But isn't your DD in a steiner/Montessori/IB school Sonya? There is a huge difference between that and unschooling. The former still has qualified staff, and while it is often self directed learning it is within a basic curriculum framework. There is also accountability with these alternative schools. There is none with unschooling. If there was there would be issues bc homeschoolers are meant to stick to a curriculum, US's don't do that so how do they get away with that? Clearly bc there is no monitoring or accountability.
    Yes, there is monitoring and accountability. If you are a registered home educator (and not registering is illegal), then you are required to submit your learning program to the governing body which differs in each state. "Unschooling" learning programs are approved in many states and monitored by yearly growth/performance standards by the external governing body, just like all homeschooling programs.

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    Quote Originally Posted by BornToBe View Post
    Yes, there is monitoring and accountability. If you are a registered home educator (and not registering is illegal), then you are required to submit your learning program to the governing body which differs in each state. "Unschooling" learning programs are approved in many states and monitored by yearly growth/performance standards by the external governing body, just like all homeschooling programs.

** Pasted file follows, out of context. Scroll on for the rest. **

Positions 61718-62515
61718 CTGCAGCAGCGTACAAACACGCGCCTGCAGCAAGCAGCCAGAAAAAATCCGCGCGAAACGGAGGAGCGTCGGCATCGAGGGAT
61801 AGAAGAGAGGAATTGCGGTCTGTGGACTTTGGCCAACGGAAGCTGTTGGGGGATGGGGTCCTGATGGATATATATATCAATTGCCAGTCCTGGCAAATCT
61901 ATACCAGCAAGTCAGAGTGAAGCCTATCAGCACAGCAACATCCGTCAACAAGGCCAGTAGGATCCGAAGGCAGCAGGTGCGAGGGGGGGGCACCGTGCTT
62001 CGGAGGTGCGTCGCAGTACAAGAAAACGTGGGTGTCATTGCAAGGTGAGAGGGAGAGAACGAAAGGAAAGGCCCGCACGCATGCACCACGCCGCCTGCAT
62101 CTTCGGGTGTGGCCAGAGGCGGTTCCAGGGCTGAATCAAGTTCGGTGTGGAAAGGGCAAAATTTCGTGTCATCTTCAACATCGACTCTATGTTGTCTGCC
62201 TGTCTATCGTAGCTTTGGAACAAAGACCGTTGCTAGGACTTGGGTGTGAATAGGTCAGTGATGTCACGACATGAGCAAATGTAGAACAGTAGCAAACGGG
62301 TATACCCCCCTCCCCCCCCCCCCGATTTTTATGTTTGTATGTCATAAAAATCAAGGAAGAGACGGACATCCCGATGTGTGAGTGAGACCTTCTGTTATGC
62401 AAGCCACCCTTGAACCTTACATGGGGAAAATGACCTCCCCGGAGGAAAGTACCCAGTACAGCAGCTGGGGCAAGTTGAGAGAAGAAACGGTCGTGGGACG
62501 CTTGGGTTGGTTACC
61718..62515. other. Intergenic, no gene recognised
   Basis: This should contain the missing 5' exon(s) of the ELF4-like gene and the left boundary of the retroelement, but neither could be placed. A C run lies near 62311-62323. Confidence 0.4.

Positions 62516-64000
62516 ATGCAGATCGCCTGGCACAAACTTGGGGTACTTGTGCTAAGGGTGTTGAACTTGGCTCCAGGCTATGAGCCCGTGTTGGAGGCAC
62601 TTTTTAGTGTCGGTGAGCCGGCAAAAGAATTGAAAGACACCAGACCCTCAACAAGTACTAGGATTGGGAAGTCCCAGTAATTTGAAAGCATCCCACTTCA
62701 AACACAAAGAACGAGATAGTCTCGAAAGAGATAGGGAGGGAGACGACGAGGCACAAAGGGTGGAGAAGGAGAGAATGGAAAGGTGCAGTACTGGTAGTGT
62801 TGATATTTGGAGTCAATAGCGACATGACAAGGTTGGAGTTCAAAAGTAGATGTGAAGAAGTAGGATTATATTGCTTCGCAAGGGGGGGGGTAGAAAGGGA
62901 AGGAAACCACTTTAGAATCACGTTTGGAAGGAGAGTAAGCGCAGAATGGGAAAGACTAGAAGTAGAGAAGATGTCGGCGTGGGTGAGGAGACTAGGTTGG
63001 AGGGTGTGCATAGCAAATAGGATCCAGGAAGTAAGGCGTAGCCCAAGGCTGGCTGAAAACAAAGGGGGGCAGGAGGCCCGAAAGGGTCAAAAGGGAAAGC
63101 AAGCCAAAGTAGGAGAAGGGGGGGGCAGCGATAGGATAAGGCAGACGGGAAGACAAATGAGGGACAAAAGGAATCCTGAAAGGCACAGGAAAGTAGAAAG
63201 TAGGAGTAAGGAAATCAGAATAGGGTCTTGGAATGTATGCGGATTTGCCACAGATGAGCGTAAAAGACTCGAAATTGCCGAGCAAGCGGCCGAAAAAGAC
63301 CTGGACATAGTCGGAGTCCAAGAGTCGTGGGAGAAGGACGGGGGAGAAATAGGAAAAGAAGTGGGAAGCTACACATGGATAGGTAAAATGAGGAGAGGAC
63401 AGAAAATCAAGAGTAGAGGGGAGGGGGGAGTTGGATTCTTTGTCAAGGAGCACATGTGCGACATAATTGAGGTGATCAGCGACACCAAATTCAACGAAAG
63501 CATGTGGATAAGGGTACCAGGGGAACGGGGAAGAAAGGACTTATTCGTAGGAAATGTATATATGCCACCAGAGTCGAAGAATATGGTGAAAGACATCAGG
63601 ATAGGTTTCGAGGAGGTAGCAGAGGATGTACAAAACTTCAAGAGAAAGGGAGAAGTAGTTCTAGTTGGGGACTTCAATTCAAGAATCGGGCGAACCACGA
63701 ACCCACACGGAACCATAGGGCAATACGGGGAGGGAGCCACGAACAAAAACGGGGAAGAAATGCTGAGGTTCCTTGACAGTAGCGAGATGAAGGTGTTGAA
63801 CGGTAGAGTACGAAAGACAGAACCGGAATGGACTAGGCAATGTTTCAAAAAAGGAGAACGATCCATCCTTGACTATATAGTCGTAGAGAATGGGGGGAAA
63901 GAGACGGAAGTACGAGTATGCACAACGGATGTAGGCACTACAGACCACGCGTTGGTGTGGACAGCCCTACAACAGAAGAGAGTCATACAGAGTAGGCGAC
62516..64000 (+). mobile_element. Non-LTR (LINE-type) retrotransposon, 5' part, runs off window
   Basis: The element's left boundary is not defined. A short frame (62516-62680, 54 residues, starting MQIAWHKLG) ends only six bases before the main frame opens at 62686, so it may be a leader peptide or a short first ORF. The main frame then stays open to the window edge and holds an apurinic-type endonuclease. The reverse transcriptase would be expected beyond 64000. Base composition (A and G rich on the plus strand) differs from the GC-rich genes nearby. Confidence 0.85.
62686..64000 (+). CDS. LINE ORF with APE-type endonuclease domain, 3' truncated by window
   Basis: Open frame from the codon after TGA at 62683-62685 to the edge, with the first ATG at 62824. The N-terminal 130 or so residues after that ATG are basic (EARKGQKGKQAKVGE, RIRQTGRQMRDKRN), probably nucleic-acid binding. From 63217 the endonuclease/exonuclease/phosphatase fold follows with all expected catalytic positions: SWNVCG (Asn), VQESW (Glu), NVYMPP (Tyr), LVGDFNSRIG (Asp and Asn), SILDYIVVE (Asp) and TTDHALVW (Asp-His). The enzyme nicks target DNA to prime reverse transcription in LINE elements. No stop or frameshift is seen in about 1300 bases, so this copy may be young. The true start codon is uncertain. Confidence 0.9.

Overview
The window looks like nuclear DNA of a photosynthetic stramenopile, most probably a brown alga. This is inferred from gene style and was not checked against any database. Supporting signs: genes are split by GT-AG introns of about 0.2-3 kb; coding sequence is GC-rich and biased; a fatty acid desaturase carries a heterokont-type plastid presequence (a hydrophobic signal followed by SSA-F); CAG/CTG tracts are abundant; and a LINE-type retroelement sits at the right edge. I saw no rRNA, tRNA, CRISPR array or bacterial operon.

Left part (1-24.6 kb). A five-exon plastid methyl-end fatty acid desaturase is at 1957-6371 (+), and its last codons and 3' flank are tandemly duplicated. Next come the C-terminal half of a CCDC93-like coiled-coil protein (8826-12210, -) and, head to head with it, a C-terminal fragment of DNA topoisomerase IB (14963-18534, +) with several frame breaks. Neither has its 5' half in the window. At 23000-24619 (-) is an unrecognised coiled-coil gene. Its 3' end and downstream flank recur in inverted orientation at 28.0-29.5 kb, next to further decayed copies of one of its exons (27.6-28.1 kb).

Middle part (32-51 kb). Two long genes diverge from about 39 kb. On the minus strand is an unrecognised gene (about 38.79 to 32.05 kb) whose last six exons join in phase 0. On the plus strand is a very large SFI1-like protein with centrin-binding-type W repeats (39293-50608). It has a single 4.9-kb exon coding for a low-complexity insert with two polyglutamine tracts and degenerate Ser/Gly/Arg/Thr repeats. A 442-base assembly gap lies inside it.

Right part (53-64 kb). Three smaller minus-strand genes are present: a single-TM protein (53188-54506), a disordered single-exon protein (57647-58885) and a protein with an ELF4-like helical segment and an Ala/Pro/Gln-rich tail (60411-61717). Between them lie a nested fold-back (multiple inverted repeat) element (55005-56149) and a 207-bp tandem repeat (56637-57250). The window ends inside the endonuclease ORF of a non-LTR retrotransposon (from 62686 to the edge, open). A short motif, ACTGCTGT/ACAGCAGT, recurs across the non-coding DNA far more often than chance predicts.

What does a learning program involve? And how do they measure yearly growth without professional assessment and testing?

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    Quote Originally Posted by atomicmama View Post
    I'm not surprised. Maths, beyond basic addition and subtraction, isn't something I would assume many children naturally gravitate towards.
    Fractions may get a look in in cooking. Telling the time, shapes and very basic algebra could potentially be covered.

    I can't imagine multivariant calculus or matrices and vectors coming up in a conversation and then triggering a desire in a teen to find out more on their own volition.

    Which gets back to something I touched on earlier. I don't understand how unschooled children can access tertiary education without a massive catchup program. Yes there are tertiary bridging programs, but are they a substitute for prerequisite subjects that a lot of degrees require especially in the STEM degrees. I can't imagine an unschooled child would have the requisite chemistry, physics and maths skills to tackle a degree in engineering for example.